“Yes, but that’s not really love,” protests the purveyor of popular wisdom on the subject. “At least, not the kind of love I’m talking about.”
Of course, but as psychologically inept and theologically bankrupt as these practices may be, love is understood by practitioners as the guiding principle upon which to compassionately “repair” queer lives—turning them toward the “straight and narrow,” so to speak.
But then there is the love that is more “accommodating” to queer lives. In churches, it comes in two types: The “silent type” (e.g., “We love everyone here and all are welcome… We don’t need to get into the specifics.”). And there is the “vocal type” that seeks more overtly to accommodate queer people into the structures of privilege already enjoyed by straight folks (e.g., marriage, church leadership, organizational visibility, ordination, etc.).
Accommodation is sometimes helpful, for sure, but perhaps perhaps we will dream up a vision of love that is supported by a robust understanding of justice, concerned not only with the wider distribution of privileges but also with the more fundamental inequality of some having to grow up with the marks of insult and hatred being written onto their bodies.
I’m still at the stage of dreaming, here. Daydreaming, of course, because I can’t sleep.
Perhaps the death of queer kids like Josh Pacheco and the multitude of queer faces reflected in his image will keep other practitioners of love awake at night wondering if their practices are “best practices.”
As I said in a Religion Dispatches article after the spate of highly publicized bullying-related gay teen suicides back in 2010, anti-gay bullying is a theological issue. But, to be clear, queer suicide is more than a theological “issue.” It is an indicator of rampant ministerial malpractice.
Of the three classic “professions” (law, medicine, and divinity), we are well aware of malpractice in the medical and legal professions. But we don’t talk much about ministerial malpractice, aside from cases of criminal child sexual abuse that have come to light in myriad denominations.
By ministerial malpractice, I mean the negligent attitudes of clergy and congregations concerning the violence being enacted upon queer lives—not just the violence of bullying, but the persistent injury to the bodies, psyches, and souls of queer people.
By ministerial malpractice, I mean the youth minister who invites representatives of “ex-gay” ministries to speak to teenagers because these “practices of love” are theologically responsible, despite evidence of their destructive power.
By ministerial malpractice, I mean the pastor who knows the realities of violence enacted upon queer lives and is deeply concerned, but who, nevertheless, avoids any mention of sexuality in the pulpit so as not to upset parishioners.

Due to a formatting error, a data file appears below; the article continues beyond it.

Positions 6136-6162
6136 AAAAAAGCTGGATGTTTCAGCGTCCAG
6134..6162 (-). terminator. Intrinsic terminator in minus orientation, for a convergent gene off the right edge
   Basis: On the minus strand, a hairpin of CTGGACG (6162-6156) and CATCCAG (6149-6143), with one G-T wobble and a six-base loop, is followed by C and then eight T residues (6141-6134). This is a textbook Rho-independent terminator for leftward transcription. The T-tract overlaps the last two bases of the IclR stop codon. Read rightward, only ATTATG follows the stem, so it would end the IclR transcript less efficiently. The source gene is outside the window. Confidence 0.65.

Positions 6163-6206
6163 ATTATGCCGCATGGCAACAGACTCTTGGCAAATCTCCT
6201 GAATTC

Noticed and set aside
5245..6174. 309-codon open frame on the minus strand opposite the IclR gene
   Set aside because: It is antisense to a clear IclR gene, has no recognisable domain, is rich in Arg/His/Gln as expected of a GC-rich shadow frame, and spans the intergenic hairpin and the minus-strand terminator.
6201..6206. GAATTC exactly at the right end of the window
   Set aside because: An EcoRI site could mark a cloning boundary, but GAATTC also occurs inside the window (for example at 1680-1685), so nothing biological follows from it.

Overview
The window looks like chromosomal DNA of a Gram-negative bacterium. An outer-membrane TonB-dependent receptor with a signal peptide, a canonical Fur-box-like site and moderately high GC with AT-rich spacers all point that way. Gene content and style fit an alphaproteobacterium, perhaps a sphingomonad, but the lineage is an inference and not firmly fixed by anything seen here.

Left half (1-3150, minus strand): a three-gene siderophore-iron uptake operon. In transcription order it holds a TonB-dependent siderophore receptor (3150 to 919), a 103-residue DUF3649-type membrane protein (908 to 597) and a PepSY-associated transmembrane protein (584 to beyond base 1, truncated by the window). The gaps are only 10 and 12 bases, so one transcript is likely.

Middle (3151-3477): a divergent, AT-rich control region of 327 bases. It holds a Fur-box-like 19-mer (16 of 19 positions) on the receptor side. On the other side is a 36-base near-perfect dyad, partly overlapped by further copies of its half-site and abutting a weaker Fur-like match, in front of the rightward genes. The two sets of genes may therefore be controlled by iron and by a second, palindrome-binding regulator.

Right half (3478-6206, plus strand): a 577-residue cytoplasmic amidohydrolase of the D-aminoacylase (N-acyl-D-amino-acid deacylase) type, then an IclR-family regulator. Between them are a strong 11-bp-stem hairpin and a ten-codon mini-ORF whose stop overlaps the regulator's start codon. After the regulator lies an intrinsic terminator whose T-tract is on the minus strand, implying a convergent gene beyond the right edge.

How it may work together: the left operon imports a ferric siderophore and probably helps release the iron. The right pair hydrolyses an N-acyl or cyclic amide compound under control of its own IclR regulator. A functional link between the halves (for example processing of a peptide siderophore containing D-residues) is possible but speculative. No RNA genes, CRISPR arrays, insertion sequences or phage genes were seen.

By ministerial malpractice, I mean the theological scholar who prevaricates in public when asked about concerns of justice for queer lives—not even out of a sense of personal conviction on the matter, but in order to protect a public career: speaking invitations, book deals.
By ministerial malpractice, I mean the congregation that skirts around open discussions of queer affirmation, inclusion, and justice because they don’t want to become a “gay church” or (more liberally) they don’t want to be “defined by that one issue.”
The difficulty is that I know these people and these churches, and so does every reader of this article. More difficult is the realization that those of us who live and work in a religious context are the only ones capable of providing accountability for ministerial malpractice. Parishioners, ministerial colleagues, sister congregations—we must awaken to what is at stake and develop the discipline of accountability one for another. Accountability must include both longterm loving support for the courage of our peers, pastors and sister congregations, alongside confrontation when negligence is openly and persistently displayed.
I imagine I’m in good company on this sleepless night. Lynnette and Michael Capehart, Josh’s parents, are probably still up reliving the events of the last few weeks, playing over in their minds the life of their son—“funny,” “sensitive,” “loving,” “a young man with an old soul.”
Perhaps others will lose sleep too—those who not only wish for a better tomorrow for queer people but who are also willing to work and risk to achieve it, those willing to dream up more radical practices of love, those who will summon the courage and then act upon it in order to cultivate a more just world for all of the queer lives reflected in the life and death of Josh Pacheco.